A Mitt Romney aide just told this blog that CNN, in a segment this morning on Romney’s upcoming foreign policy address, misconstrued a set of remarks on Middle East peace that the candidate made at a secretly recorded May fundraiser. “They took Gov. Romney’s quote completely out-of-context,” says the Romney official.
The gripe stems from the video clip above, in which “Starting Point” host Soledad O’Brien quizzes Romney senior communications adviser Tara Wall on an alleged Romney contradiction. O’Brien notes that in today’s address, Romney will pledge to “recommit” the United States to a “democratic, prosperous Palestinian state.” However, the CNN host also notes that in the May fundraiser famous for Romney’s “47 percent” comments, the candidate professes that the Palestinians have “no interest whatsoever” in peace. Wall struggled to rebut the contradiction alleged by O’Brien.
What O’Brien left out of the discussion is the part of the surreptitiously recorded event in which Romney expresses some hope about the peace process:
So the only answer is show strength, again. American strength, American resolve, and if the Palestinians someday reach a point where they want peace more than we’re trying to force peace on them, then it’s worth having the discussion. But until then it’s just wishful thinking.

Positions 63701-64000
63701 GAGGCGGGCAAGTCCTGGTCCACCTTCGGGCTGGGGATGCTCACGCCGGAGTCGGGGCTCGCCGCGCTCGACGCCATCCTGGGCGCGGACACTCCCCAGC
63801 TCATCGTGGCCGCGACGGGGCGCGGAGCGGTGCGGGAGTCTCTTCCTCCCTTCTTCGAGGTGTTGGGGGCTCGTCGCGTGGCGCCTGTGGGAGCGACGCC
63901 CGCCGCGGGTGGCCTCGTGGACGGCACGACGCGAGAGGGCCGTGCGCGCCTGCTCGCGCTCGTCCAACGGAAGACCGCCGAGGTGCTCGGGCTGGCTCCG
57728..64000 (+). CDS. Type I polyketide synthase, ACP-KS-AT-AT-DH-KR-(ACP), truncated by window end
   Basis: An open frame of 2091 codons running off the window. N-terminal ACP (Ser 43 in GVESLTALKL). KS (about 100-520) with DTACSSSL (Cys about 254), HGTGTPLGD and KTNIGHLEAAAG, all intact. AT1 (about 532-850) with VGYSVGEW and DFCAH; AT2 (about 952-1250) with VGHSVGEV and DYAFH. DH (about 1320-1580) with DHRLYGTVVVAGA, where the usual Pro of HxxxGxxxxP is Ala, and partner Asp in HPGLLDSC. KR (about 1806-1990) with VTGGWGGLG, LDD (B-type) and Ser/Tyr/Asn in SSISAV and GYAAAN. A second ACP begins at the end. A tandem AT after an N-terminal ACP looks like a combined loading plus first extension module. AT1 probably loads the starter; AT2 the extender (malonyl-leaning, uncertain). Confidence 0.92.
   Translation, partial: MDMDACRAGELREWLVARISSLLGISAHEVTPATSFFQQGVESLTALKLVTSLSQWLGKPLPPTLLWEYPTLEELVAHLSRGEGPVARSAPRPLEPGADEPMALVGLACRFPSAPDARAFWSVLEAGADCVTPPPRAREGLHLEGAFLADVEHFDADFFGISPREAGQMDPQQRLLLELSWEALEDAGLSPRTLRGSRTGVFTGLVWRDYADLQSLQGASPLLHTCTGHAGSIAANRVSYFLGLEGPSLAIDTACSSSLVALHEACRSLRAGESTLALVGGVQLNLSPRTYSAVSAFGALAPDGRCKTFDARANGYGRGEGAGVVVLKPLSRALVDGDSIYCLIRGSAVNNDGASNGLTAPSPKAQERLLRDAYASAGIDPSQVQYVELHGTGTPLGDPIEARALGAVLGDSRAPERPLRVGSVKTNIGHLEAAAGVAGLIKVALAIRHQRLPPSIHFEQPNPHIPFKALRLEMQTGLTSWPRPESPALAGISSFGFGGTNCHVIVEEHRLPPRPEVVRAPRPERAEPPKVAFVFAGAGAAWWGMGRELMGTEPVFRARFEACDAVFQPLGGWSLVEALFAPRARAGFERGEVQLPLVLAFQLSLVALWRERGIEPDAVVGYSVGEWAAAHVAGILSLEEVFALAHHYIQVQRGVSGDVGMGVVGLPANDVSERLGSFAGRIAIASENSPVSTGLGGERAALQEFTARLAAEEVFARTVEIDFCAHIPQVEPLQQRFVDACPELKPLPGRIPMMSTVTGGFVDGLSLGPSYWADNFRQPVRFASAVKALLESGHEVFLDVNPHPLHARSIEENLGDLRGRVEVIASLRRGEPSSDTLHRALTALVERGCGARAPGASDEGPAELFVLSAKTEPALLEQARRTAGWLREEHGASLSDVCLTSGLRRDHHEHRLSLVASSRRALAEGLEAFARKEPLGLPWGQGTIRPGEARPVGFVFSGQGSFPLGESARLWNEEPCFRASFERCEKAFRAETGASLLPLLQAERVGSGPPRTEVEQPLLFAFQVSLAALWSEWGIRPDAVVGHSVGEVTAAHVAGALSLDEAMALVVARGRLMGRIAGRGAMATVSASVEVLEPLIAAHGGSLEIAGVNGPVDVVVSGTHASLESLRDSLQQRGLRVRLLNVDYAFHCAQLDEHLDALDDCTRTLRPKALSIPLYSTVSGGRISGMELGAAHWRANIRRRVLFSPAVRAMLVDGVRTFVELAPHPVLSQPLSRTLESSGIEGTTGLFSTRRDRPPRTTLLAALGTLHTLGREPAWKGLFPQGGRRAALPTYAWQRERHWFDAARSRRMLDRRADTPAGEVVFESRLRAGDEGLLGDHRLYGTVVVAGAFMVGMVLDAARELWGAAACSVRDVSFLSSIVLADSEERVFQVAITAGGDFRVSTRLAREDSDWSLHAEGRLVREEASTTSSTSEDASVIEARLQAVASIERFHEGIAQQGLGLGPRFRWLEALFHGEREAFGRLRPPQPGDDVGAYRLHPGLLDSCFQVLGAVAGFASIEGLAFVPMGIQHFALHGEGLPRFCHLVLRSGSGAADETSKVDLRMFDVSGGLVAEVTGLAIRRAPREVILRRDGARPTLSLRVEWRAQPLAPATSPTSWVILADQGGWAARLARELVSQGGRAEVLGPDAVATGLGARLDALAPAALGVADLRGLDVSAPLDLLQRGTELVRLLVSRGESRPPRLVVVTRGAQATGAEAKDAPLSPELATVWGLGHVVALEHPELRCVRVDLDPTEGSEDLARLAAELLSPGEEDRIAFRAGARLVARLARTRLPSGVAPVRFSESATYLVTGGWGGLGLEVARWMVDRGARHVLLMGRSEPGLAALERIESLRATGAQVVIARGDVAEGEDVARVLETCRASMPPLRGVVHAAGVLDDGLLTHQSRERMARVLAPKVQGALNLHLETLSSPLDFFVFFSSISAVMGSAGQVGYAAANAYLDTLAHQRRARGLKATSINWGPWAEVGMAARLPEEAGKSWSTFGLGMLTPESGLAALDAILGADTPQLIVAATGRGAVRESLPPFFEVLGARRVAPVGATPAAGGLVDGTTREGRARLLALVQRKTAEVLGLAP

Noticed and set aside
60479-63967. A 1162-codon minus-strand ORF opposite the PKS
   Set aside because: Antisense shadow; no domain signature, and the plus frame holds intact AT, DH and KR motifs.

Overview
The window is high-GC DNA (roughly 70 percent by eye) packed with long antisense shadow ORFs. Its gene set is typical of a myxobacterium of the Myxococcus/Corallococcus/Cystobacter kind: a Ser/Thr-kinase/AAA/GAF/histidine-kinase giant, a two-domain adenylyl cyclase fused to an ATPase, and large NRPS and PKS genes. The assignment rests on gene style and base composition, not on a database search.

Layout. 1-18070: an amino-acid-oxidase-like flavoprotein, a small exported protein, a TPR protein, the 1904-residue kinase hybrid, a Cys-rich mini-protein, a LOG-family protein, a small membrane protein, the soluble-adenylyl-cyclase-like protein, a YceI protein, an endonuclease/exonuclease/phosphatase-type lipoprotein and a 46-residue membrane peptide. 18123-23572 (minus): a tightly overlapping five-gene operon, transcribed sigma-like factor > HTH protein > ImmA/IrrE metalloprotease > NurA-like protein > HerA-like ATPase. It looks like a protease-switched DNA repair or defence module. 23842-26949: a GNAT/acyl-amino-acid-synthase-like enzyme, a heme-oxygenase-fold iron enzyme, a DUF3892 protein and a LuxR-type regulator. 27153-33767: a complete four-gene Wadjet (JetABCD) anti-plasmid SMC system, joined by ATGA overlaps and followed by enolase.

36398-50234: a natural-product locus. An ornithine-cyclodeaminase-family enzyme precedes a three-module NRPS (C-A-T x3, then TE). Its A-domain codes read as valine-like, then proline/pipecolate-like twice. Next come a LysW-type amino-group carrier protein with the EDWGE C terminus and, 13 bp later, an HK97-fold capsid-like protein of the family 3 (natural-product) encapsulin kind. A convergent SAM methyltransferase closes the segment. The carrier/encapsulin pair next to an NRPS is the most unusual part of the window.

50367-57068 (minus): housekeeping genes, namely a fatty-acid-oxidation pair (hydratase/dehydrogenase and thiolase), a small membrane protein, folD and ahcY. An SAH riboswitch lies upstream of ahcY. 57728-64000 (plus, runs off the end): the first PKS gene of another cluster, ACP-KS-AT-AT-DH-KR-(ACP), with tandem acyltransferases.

The Romney official has not yet responded to an inquiry regarding whether it is taking its gripe to the cable network.
CNN, too, hasn’t yet responded to a question on whether it mistakenly omitted this important context.
CNN’s O’Brien responded yesterday afternoon with several points: 1) She felt it was “Wall’s job” to cite any lack of context in the question; 2) She noted that she’d left out the “most damaging” passage in the Romney fundraiser transcript, in which the candidate says, “And we kick the ball down the field and hope that ultimately somehow, something will happen and resolve it.”; and 3) She argued that the totality of Romney’s remarks from the fundraiser — “torn” perspectives and all — leaves the conclusion that he’s “very negative on hopes for Palestinian peace.”